Wednesday, April 7, 2010

Chocolate Meringues

I love meringues.

They're easy to make, require ingredients I always have on hand and best of all, they're something I can make and eat without much guilt.

A welcome experience around here, let me tell you.

In fact, I'll calculate and share the nutritional information for these cookies. The whole batch should contain less than 880 calories, less than a gram of fat and makes roughly 50-60 cookies. Meaning each cookie is roughly 15 calories, virtually fat free and packs a big chocolate flavor into a little cookie package. Win!

These are probably the lightest treat to make it onto my blog but sadly, I had to find a way to make them a little less reasonable. At the last moment I compulsively decided to sandwich the light crisp cookies with a little melted chocolate. Woops...

Chocolate Meringues
from Cookies

4 large egg whites
1 cup sugar
pinch cream of tartar
1/2 teaspoon vanilla extract
1/4 cup unsweetened dutch processed cocoa (I recommend using extra dark cocoa)

Preheat your oven to 175°F.

Prep a pastry bag with a large star tip (like an Ateco 825) or if piping bags are not your style, cut a half-inch in diameter opening in the corner of a zip top bag. Line 2 baking sheets with parchment or silicone baking mats.

Combine the egg whites, sugar and cream of tarter (you can omit the cream of tartar if using a copper bowl) in a large heatproof bowl set over a pan of simmering water. Whisk constantly over the water until the sugar has dissolved and the mixture is warm to the touch (roughly 3-4 minutes). Then remove from heat and beat the whites with a hand mixer or your stand mixer, starting on low speed and gradually increasing until stiff, glossy peaks form. Add the vanilla and mix to combine.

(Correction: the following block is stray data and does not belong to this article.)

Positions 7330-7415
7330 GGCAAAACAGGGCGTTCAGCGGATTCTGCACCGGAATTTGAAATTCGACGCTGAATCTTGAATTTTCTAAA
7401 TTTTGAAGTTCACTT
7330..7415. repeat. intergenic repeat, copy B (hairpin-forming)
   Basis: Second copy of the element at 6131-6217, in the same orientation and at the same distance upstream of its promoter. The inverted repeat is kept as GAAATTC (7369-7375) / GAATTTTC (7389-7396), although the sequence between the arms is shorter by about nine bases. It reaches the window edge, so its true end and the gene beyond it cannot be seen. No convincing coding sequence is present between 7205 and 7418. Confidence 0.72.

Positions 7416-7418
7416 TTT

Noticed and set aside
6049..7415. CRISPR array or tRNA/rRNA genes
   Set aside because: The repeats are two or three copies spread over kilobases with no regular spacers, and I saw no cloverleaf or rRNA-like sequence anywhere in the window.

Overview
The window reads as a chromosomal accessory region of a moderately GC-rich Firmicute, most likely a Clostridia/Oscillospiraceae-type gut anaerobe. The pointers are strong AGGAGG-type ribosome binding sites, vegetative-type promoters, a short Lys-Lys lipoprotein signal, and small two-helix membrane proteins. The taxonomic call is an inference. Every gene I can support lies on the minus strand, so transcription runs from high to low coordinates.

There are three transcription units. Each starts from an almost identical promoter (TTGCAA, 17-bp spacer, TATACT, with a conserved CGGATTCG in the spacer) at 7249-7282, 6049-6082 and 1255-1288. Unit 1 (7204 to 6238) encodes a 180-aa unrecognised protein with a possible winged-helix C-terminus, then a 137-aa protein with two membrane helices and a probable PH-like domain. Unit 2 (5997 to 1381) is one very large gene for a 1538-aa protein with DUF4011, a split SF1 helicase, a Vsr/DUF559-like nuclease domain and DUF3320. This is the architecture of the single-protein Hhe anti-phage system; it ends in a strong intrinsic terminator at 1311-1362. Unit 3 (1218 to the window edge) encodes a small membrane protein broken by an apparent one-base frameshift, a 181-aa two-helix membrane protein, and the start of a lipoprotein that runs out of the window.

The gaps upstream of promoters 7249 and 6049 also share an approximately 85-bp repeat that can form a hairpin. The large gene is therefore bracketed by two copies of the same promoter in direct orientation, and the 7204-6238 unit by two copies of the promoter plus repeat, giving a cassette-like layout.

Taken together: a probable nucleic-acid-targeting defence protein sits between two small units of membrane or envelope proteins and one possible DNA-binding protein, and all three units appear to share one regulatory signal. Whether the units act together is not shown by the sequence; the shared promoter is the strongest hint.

Sift the cocoa over the meringue to break up any lumps and then fold until no streaks remain. Add the mixture to your pastry bag and pipe rows of quarter sized meringues onto the pans.

Bake for 2 hours, until they lift from the pan easily. Allow to cool completely.

To sandwich, melt a few ounces of your favorite chocolate and fill a zip top bag. Cut a small opening and pipe small blobs of chocolate onto each cookie. Given their awkward shape, this is best done with the meringues upside down on a baking rack. Allow the chocolate to cool for about 10 minutes and then top with a second cookie. Allow the filled cookies to sit for a couple hours or until the chocolate has set completely and then store in an air tight container for up to two days.


  1. I wish I wasn't at work right now so i could try this yummy recipe. I love meringue!!! I don't think I've ever had chocolate meringue...that must be changed

  2. Remove from *heat,* I think you meant, unless your recipe is very different from mine.

    We're having a Santa Ana wind today, so it's perfect weather for the making of meringues.

  3. Remove from meat?! Oh boy...

    It is going to be one of THOSE days.

  4. Now I'm in trouble - I happen to have all the ingredients.... heheheh

  5. Oh mah goodness! I've never had a meringue, but you just sold me on them. I can't wait to try these!

  6. I love meringues but have never made them. I need to fix that :)

  7. Gah - my best friend recently introduced me to the joys of meringues. I haven't made them in a long time and now I am craving them hardcore!

    I love your photos. The meringues looks so cute sandwiched together like that!

  8. These look absolutely amazing! I've been wanting to bake meringues for a while, but it's always so humid where I live and I'm afraid they won't turn out. Do you have any tips or tricks for baking meringues in a humid environment, or it is impossible?

  9. These are so gorgeous! I love meringues and make them whenever I have leftover egg whites =D. I have yet to try chocolate ones though - they are now on my list!

  10. These look great! I might make these because I have sooo many eggs right now and need a low fat dessert for this weekend, but not too low fat. I feel the need to smother these in frosting.